A Quick & Dirty Guide to the Tour du Mont Blanc

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TMB Overview Map (from Besthike.com)

The Tour du Mont Blanc (TMB) is a spectacular multi-day trek around Western Europe’s highest peak (4807m/15,771ft).

Passing through France, Italy and Switzerland, it takes the hiker on an alpine tour de force of snow capped peaks, glacial valleys and beautiful mountain lakes.

I hiked the TMB in 2009. All logistical details have been updated as of February, 2017.

Please note that the information below is largely directed towards independent hikers, rather than folks going as part of an organised trekking group (Note: As always, a shout out to pmags.com for the loan of the “Quick & Dirty” heading!).

Details

Distance :  106 miles (170 km) approx.

Avg. Time :  8 – 10 days

Start / Finish :

  • The trailhead in Les Houches is situated 6 km from Chamonix. Regular bus service available. See Chamonix.net for details.
  • Chamonix is one of the world’s biggest outdoor hubs. It’s easily accessed by either bus, shuttle or train. The closest major airport is Geneva. Check out Chamonix.com for a detailed rundown of regional transportation options.

Season :

  • The ideal time to hike the Tour du Mont Blanc is late June to September. If possible, try to avoid August, when the trail can be crowded due to the French school holidays.
  • Afternoon thunderstorms are common during the summer months.
  • Late June/early July is best for mountain flowers and September is traditionally the driest month of the year. Late September brings with it cooler nights and the beginning of the fall foliage season.

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Maps / Info :

  • During my 2009 hike, I used the Tour du Mont Blanc guide book by Trailblazer Publications. For such a well marked and easy to follow route, I found its sketch maps and trekking notes to be sufficient for navigational purposes. It also provided a good source of information on accommodation, flora, fauna and the general history of the area.

  • For a more up-to-date guidebook option (2015), try The Tour of Mont Blanc, by Cicerone Press. It’s author is the prolific outdoors writer, Kev Reynolds, a man who has written dozens of hiking guidebooks since the 1970’s.
  • Language: A basic knowledge of French comes in handy, however, most of the locals along the way know at least a little bit of English.

Route / Conditions :

  • Signage: The trail is well marked with red and white blazes.
  • Navigationally simple though it might be, the Tour du Mont Blanc is still a challenging hike due to the amount of ascent and descent involved. Over the course of the Tour, walkers will negotiate more than 11,000 m (36,089 ft) of combined altitude gain and loss.

  • Resupply: Loads of options. Even if you are camping, there is no need to carry more than a day’s food at any stage of the hike. See the aforementioned guidebooks for all the details. If you’re a foodie, you’ve chosen the right hike!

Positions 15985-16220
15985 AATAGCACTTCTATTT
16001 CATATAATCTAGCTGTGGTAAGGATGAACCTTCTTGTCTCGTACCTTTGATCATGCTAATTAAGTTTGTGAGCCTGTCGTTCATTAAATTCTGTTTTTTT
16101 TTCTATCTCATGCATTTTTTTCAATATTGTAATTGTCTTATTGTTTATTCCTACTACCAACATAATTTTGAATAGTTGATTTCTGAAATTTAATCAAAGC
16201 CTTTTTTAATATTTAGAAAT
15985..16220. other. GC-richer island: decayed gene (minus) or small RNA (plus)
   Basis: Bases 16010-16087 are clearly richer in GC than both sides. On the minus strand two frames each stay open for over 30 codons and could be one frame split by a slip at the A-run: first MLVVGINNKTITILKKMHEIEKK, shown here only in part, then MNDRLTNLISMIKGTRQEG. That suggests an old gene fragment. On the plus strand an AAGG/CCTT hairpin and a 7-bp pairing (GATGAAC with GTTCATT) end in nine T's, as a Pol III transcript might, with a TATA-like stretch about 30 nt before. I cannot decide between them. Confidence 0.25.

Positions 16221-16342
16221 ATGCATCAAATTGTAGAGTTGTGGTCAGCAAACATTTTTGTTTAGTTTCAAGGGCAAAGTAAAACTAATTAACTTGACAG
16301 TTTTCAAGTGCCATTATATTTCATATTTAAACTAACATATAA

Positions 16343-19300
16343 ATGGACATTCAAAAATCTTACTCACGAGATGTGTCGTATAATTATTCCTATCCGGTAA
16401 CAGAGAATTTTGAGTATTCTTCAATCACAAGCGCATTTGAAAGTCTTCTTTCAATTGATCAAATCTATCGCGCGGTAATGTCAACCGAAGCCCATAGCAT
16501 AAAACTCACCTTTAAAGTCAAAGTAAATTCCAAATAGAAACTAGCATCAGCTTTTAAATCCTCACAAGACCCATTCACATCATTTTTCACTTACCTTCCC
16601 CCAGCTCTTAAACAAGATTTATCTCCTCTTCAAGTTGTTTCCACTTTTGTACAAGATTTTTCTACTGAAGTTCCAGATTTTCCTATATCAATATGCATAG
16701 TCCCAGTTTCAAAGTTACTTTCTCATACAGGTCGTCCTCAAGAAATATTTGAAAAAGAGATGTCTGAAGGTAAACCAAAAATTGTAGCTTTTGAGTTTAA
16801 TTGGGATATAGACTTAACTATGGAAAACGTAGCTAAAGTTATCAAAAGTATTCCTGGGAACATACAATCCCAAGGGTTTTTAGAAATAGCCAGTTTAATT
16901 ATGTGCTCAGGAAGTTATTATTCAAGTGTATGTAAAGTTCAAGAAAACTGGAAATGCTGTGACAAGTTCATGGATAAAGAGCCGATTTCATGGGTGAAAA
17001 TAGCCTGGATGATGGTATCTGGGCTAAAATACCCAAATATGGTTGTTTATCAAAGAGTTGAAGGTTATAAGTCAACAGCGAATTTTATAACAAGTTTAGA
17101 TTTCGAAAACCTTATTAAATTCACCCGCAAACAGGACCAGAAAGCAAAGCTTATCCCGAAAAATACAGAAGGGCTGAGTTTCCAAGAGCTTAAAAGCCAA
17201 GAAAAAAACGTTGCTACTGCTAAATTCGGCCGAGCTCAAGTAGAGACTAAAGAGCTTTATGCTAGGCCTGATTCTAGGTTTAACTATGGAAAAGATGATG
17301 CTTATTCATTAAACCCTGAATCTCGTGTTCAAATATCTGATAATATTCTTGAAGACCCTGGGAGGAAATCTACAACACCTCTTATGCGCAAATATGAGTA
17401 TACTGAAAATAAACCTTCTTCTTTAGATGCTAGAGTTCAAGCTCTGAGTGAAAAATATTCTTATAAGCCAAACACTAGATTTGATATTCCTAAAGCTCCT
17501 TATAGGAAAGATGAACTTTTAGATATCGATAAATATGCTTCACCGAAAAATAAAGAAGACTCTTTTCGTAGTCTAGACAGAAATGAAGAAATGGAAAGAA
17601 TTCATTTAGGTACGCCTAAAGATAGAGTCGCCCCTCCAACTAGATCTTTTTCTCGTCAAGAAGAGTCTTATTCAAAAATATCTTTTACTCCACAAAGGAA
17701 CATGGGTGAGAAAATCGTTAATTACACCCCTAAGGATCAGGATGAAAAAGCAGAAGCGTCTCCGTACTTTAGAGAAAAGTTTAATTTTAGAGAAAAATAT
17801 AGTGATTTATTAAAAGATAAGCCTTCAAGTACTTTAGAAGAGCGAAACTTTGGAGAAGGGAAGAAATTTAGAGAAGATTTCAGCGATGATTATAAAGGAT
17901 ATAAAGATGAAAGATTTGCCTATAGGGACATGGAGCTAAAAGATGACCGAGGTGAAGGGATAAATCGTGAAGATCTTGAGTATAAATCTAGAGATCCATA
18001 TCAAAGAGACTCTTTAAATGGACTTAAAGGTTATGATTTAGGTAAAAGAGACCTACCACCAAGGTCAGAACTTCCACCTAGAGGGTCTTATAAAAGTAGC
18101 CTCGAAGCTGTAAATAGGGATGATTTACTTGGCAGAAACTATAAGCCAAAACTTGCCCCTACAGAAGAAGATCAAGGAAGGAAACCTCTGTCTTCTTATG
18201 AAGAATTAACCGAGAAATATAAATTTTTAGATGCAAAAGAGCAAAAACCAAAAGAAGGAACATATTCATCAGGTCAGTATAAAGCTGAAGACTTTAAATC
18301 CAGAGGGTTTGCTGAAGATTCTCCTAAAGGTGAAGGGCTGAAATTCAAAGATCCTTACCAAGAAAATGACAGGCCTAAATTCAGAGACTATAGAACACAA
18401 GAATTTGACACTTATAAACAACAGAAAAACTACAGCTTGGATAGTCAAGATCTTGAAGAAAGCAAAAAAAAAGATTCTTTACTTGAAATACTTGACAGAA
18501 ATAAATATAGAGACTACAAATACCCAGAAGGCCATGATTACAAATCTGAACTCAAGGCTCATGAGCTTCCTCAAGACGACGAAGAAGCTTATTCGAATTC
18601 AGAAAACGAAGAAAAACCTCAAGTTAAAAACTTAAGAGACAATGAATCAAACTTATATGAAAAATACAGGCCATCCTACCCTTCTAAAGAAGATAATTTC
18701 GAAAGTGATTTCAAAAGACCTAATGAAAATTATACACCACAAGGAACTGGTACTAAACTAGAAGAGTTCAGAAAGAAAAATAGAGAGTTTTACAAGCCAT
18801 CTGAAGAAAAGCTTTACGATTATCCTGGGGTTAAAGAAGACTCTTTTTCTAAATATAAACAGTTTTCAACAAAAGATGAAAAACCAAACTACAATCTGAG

• Water sources are plentiful throughout the walk. Treat any water taken downstream of human settlement, grazing animals or agriculture (see Intestinal Disorders in HEALTH & SAFETY).

  • Tip: As with the Haute Route, more than 90% of Tour du Mont Blanc hikers seem to be part of organized trekking groups. From what I could tell, most of these parties seem to begin their hiking day around 8 am and finish about 2 to 4 pm. For the independent hiker this is a bit of a boon, as the trail is virtually people-free during what I consider to be the best times of the day (i.e. early morning and late afternoon). That being the case, my advice is to get out on the trail around dawn, enjoy a swim and/or a big lunch (in that order) in the middle of the day, and then hike until dusk.

Sleeping :

  • A wide range of accommodation options are available throughout the walk. Huts, hotels, hostels & Bed & Breakfasts. See either the Trailblazer or Cicerone Guidebooks for details.

  • Due to the wide range of options available, it seems as if 90 – 95% of hikers stay exclusively indoors on the Tour du Mont Blanc. The mountain huts in particular, are often packed during peak season. For that reason alone, I suggest carrying your own shelter (Note: It’s way cheaper as well 😉 ).
  • Although officially discouraged, “wild” camping is tolerated as long as discretion and no trace principles are practiced. In other words, set up your shelter at dusk, head off early the next morning and avoid camping too close to huts, villages or towns.

Overview :

  • My favourite sections of the TMB were the stretch between Refuge des Mottets and Col Checroui and the final stage from Argentiere to Les Houches, which affords the hiker sweeping views over Chamonix Valley. A wonderful finale.
  • My least favourite part was the over-developed Col Checroui and the subsequent descent into the town of Courmayeur.
  • Tip:  If you have got the time and inclination, I highly recommend also hiking the Haute Route (i.e. Chamonix to Zermatt) while you’re in the area. Indeed, depending on route choices, the two classic trails largely coincide from Chamonix to the picturesque Swiss village of Champex.

 

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